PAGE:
Torque on Discs & Pulleys

by Patrick Ford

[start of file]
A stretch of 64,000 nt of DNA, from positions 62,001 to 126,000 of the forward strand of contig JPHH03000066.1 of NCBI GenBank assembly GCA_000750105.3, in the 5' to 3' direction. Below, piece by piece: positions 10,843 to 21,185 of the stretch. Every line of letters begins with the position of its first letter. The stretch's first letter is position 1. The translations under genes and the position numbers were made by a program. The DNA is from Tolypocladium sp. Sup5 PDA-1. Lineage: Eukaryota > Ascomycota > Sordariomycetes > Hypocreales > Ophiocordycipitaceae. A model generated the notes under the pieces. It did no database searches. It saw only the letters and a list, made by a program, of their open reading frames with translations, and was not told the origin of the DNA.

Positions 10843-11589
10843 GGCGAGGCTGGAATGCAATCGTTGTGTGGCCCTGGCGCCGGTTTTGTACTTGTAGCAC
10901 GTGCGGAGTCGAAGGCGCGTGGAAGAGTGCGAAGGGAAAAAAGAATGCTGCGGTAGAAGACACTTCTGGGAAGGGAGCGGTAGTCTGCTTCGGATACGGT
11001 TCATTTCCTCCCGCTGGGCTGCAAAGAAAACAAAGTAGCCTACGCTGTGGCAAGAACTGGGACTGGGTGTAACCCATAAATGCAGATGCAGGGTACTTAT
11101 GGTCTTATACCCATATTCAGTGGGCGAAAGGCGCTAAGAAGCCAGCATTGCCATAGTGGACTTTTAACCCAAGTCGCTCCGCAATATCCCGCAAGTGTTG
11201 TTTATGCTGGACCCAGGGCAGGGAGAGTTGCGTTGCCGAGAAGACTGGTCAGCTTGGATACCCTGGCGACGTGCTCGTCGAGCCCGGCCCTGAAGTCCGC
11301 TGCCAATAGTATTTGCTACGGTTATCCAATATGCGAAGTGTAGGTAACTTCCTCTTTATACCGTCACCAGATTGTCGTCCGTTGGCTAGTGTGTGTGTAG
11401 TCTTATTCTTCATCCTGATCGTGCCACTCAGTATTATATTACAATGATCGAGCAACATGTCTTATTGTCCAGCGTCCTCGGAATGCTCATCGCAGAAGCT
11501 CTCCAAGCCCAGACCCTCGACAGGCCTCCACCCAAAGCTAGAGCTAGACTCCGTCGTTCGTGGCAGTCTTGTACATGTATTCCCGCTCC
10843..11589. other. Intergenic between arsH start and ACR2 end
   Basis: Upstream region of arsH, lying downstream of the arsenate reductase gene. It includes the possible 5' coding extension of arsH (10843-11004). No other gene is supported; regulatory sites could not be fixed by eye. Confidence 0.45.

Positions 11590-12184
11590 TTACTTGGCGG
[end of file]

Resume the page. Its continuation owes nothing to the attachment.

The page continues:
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Hey, guys. So in this video, we're going to start talking about torques acting on disks on disk like objects such as pulleys or cylinders. And this is important because it's gonna be a key part of problems of more elaborate problems we're gonna have to solve later on. So let's check it out. Alright, so let's say you have a disk or a pulley and you're pulling on it like this with the force of F, which then causes it to spin like this. Okay, now what matters? As it says here, what matters is our, which is the distance from the access to the force from the Axis, which is usually the middle to the force. This distance here are that's what matters. Not the radius, not the radius. Now, in this particular example, here, little are is the same as the Radius because the rope pulls on the disk on the edge of the disc. But let's say if you had let's call this F one r one S o. R. One is the radius. But let's say you were pulling with another force right here F to In this case, the force doesn't pull from the edge. So what, you what matters is not the radius of the disk. But in fact, what matters is the distance in this case are two is not the radius. Okay, so it's always gonna matter is the distance. Most of the time, the distance will be the radius of the disk, but sometimes it won't be okay. Let's do an example here. So two masses m one and M two m one is four. Let's put it here. M two is five are connected by a light string which passes through the edge of a solid cylinder. So there's a string here that goes like this wraps around the cylinder. Boom. Um, the cylinder has mass. M three equals 10 and radius. Remember, radius is big. Our little are is distance. The system is free to rotate about an axis so the system can spin around. An axis that is perpendicular to the cylinder. Perpendicular to the cylinder means that again it makes a 90 degree angle with the face of the cylinder, okay to the cylinder and through its center. So basically the cylinder spins around its central axis. We want to know what is the network produced on the cylinder when you release the blocks. Okay, So torque net is the sum of all torques. And you wanna know the network on the cylinder? So we have to figure out how Maney torques act on the cylinder. Add them all up. Remember, a force may produce a torque. So what we do is we look at all the forces on the cylinder, and then we figure out which ones produce a torque. So there are three forces or four forces that I come to cylinder. I have this one here is M one g pulling down M two g. Pulling down there is the M g of the cylinder itself, m three g, and there is a tension that holds the cylinder up. So there are four forces, which means there could be as many as four torques. Let's talk about this real quick. First, I want to show you how there is no torque due to m three g and do the tension, and that's because they acts on the axis of rotation. Okay, So torque of tea, right? The talk of any forces f r f r sine of data. In this case, F is t so torque of tea is tea. Our sign of data. But the tension is pulling. The tension is pulling from the middle. Here it's holding the cylinder from the middle. So this R is zero Now, this would have been zero, even if the tension was somehow holding it up here. Okay. The other problem with this, quite with this part, is that tension pulls it up. Let me drive over here. Tension. Let's say tension was going this way. Tension pulls it up. You have to draw the our vector from the middle to the point of the force happens, our vector. And these two arrows were both going the same direction. Which means that the angle between them is zero theta is zero degrees. Which means that here you would plug in sign of zero, which is zero. So whether the tension pulls in the middle or if it pushes in the edge, it doesn't matter. They make the same. They have the same angle with each other here, Um, so this whole thing would be zero. The torque due to M G is for sure in the middle. Eso it's m g zero, and it also makes an angle of zero because for this is the are for teeth and there's an r for M G and the M G is that way. So this angle is zero as well. Okay, sign of zero. So both of these guys don't actually produce any torque. So the Onley forces that will produce a torque R M one and M two. So right away. You should know this for future problems. If you have a, uh, a pulley with a disc in the middle, the weight of the pulley is not going to cause a torque on the polling. And neither is some sort of force that holds it up, whether it's attention or it's held onto an access or something. So there's, like a normal force, right? These forces holding the disc up won't produce a torque on disk. One way to think about this is that if the disk had been held in place by by this axis axis pulling up in mg, pulling it out, it wouldn't spin on its own. And that's because there's no forces causing a torque on it. Okay, three only forces that cause historical forces that could cause it to potentially spin. And that's what you get with someone that's trying to do this to the disk on em to the trying to do this. So torque one and talk to Okay, so if you imagine a disk if you pulled from the edge of the disc, it would roll from either side. Cool. So let's now calculate the torque due to these two forces. So I'm gonna call this torch one, which is force, which is M one g are sign of feta. All right, so what's the are vector for M one g? Well, it's acting M one is acting all the way at the edge of the disc because I am one. The cable for M one is passing through the outside the edge of the disk. So the our vector is exactly the radius. So are one is the radius. And by the way, that's the same thing that happens with M two g are two is also the radius because both of these guys are all the way at the edges. The angle between these guys, both of them, is 90. So look how they are vector and the force makes an angle of 90 and the are vector over here, and it's respective force makes an angle of 90. Okay, so both of these guys, we're gonna have that. The distance is the entire radius Boom, boom. And the angle is 90 degrees. So this obviously becomes a one. And now I just have to multiply the numbers. The last thing you gotta do is also figure out the direction. Is it positive or negative? The direction of the rotation? Um, M one g is trying to do this. This is if you do a complete sort of spin with your hand, you see that this is counterclockwise. This is in the direction of the unit circle. So it's positive this one is in the direction of the clock. So it's clockwise, so it's negative. All right, so Torque one is going to be positive. M one is four g. We're going around the 10 and the radius of this thing is three. So this is gonna be 1 20 Newton meter and then for torque to negative the masses five gravity rounding to 10 and the radius is 3 m, so there's gonna be negative 1 50 Newton meter. And when you add the whole thing. The sum of all torques will be 1 20 positive plus 50. Negative. So the network is gonna be negative. 30 Newton meter, and that's it. That's it for this one. So hopefully this makes sense. I mean, if you have any questions, let's keep going.